Sophomore Trey Edmunds is probably the only given on offense as he should reprise his role as the featured back. He led Virginia Tech in rushing at 675 yards on 166 carries before breaking his right tibia in the season finale against Virginia. He sat out spring ball and should get more carries as Logan Thomas graduated and had only four less carries on the season than Edmunds.
“Trey was doing an excellent job before he got hurt, and we expect him to be back full tilt,” said Beamer, “I think our offensive line is more experienced too and has some excellent young guys behind them.”
Beamer’s biggest worry on offense is the unproven quarterback situation and two inexperienced guards along the offensive line. Texas Tech transfer Michael Brewer has two years left and looks like the choice over a fifth-year senior in Mark Leal and redshirt sophomore Brenden Motley as the signal caller.
“We’d rather know who that guy is, but I think we have got some pretty good people at the position,” summarized Beamer of the uncertainty. “We want to get that position settled. We know how important it is to the whole team so we’re going to work like heck to get it nailed down.”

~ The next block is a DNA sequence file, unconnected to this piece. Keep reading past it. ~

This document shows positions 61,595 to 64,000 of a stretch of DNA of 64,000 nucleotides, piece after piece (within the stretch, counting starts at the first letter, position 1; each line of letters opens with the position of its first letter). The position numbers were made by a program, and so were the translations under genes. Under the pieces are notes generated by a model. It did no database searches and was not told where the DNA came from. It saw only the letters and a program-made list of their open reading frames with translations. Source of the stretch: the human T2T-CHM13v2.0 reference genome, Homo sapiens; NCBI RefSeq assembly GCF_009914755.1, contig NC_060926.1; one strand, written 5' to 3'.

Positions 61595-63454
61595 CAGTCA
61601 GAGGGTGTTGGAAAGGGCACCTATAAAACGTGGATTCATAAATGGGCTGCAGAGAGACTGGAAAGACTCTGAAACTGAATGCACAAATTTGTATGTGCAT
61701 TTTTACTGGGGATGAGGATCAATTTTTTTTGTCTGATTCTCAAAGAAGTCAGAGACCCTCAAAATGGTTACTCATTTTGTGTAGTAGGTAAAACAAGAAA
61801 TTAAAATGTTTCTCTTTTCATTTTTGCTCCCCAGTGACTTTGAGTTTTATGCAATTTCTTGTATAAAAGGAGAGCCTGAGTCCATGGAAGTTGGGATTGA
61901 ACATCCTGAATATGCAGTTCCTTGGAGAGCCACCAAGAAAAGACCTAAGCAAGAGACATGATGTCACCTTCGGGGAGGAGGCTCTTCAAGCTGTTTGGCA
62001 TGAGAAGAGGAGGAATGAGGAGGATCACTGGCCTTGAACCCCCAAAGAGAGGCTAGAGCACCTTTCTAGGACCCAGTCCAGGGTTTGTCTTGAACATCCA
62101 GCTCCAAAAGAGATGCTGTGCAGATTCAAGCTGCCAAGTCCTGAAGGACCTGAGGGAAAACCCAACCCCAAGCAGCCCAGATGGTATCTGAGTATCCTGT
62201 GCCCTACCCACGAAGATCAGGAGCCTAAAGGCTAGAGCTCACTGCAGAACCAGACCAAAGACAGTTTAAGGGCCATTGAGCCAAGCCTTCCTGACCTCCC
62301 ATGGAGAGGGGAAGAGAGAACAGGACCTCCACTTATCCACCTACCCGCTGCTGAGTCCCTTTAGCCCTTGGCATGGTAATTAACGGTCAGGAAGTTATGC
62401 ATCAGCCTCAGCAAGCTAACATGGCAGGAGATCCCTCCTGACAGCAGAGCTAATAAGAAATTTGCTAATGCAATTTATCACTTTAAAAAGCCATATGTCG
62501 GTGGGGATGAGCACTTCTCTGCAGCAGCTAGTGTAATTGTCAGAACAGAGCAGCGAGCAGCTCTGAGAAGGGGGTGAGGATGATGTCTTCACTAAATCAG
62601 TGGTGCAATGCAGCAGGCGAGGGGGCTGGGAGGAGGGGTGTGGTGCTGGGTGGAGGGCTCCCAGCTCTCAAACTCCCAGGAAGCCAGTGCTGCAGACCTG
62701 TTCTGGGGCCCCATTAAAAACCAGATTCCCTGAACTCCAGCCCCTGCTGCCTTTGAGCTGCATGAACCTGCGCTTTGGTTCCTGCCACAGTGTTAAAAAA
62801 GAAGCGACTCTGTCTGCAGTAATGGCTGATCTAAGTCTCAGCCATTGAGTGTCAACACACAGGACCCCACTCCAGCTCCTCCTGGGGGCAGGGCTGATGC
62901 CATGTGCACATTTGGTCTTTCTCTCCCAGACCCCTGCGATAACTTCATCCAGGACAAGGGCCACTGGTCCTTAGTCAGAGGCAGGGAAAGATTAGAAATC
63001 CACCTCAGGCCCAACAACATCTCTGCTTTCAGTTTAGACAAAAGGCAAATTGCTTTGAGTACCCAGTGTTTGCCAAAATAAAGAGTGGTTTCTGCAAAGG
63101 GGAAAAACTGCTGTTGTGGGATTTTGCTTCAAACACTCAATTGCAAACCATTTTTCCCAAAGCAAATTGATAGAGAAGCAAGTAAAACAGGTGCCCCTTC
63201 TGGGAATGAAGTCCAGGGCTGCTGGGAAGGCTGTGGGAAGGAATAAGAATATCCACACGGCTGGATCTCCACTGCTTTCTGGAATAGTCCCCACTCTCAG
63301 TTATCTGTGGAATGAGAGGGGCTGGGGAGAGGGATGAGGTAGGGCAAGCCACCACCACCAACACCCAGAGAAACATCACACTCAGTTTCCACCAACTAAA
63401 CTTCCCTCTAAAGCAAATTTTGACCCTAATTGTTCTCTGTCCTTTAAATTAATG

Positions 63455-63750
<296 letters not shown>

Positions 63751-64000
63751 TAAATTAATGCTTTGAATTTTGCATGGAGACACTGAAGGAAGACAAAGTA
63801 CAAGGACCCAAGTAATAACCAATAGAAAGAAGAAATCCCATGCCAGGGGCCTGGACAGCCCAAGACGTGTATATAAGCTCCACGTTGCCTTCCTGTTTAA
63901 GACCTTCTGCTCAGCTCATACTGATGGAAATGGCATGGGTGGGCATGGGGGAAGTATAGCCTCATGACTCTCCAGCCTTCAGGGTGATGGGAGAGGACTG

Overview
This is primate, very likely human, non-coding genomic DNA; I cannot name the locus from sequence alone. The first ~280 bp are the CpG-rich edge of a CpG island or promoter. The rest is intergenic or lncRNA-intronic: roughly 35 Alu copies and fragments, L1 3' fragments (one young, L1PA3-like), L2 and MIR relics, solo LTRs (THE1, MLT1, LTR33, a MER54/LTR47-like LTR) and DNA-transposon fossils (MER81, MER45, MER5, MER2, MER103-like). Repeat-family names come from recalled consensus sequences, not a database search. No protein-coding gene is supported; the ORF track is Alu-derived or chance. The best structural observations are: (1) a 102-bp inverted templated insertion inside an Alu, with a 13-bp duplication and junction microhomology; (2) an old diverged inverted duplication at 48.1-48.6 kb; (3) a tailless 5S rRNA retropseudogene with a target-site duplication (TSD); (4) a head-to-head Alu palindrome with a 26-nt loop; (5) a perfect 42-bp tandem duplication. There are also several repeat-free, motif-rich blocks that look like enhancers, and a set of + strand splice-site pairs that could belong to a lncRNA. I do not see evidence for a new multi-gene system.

Early, it’s going to have to be the defense that dictates the flow of the Hokies’ games until the offense can develop. The Hokies finished fourth in the nation last year in total defense at 283.6 yards allowed per game. However, like the statistical study pointed out, nationally ranked opponents traditionally pulverize the Hokies — that happened last season in a 35-10 loss to Alabama and the bowl devastation at the hands of UCLA.
“The thing I like is we run well on defense,” said Beamer, “We have to replace a couple of linebackers and the guys we have to replace them with are probably faster. I’m hopeful that we will play good solid defense and I believe we will. I do like the fact that we run so well.”
Looking at the schedule, playing Big Ten favorite Ohio State (in Columbus) will be a proving ground for Virginia Tech on September 6. The Buckeyes feature Heisman Trophy contending quarterback in Braxton Miller, who is a similar player to Brett Hundley, who steered UCLA to a 467-yard day in the Bruins’ Sun Bowl win.
A win would go a long way in determining where Beamer’s team stands right off the bat.